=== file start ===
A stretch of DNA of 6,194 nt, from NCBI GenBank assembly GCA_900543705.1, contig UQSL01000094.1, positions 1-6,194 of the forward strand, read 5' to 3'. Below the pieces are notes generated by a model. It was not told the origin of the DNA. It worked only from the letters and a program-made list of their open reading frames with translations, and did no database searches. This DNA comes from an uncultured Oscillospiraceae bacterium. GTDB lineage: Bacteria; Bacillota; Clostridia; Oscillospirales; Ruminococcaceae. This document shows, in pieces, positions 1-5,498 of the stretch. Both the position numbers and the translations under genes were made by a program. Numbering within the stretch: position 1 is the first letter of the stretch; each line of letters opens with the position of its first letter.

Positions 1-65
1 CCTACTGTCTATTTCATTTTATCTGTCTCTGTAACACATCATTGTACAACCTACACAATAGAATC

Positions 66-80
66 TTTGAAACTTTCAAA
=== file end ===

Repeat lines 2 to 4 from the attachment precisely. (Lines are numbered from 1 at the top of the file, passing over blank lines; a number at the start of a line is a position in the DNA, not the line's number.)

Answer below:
Positions 1-65
1 CCTACTGTCTATTTCATTTTATCTGTCTCTGTAACACATCATTGTACAACCTACACAATAGAATC

Positions 66-80